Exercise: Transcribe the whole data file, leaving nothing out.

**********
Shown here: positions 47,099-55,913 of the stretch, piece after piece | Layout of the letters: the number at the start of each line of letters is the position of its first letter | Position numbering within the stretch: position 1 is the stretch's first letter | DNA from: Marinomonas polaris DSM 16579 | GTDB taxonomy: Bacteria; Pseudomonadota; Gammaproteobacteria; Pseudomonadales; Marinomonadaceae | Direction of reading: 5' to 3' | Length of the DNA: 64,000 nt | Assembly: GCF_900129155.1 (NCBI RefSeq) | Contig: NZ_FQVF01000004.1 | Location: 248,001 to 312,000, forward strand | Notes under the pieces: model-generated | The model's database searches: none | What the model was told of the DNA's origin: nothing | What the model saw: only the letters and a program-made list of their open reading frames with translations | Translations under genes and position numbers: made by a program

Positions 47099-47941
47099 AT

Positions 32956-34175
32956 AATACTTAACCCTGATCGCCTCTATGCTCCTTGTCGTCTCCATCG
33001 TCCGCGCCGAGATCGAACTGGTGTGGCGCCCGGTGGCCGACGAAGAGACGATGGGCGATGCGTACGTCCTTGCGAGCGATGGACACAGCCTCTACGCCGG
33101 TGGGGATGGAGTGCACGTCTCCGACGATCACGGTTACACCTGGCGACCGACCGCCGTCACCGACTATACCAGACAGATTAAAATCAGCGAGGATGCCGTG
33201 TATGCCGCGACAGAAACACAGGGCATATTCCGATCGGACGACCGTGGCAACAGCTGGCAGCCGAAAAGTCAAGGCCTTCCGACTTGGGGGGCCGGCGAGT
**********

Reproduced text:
Shown here: positions 47,099-55,913 of the stretch, piece after piece | Layout of the letters: the number at the start of each line of letters is the position of its first letter | Position numbering within the stretch: position 1 is the stretch's first letter | DNA from: Marinomonas polaris DSM 16579 | GTDB taxonomy: Bacteria; Pseudomonadota; Gammaproteobacteria; Pseudomonadales; Marinomonadaceae | Direction of reading: 5' to 3' | Length of the DNA: 64,000 nt | Assembly: GCF_900129155.1 (NCBI RefSeq) | Contig: NZ_FQVF01000004.1 | Location: 248,001 to 312,000, forward strand | Notes under the pieces: model-generated | The model's database searches: none | What the model was told of the DNA's origin: nothing | What the model saw: only the letters and a program-made list of their open reading frames with translations | Translations under genes and position numbers: made by a program

Positions 47099-47941
47099 AT

Positions 32956-34175
32956 AATACTTAACCCTGATCGCCTCTATGCTCCTTGTCGTCTCCATCG
33001 TCCGCGCCGAGATCGAACTGGTGTGGCGCCCGGTGGCCGACGAAGAGACGATGGGCGATGCGTACGTCCTTGCGAGCGATGGACACAGCCTCTACGCCGG
33101 TGGGGATGGAGTGCACGTCTCCGACGATCACGGTTACACCTGGCGACCGACCGCCGTCACCGACTATACCAGACAGATTAAAATCAGCGAGGATGCCGTG
33201 TATGCCGCGACAGAAACACAGGGCATATTCCGATCGGACGACCGTGGCAACAGCTGGCAGCCGAAAAGTCAAGGCCTTCCGACTTGGGGGGCCGGCGAGT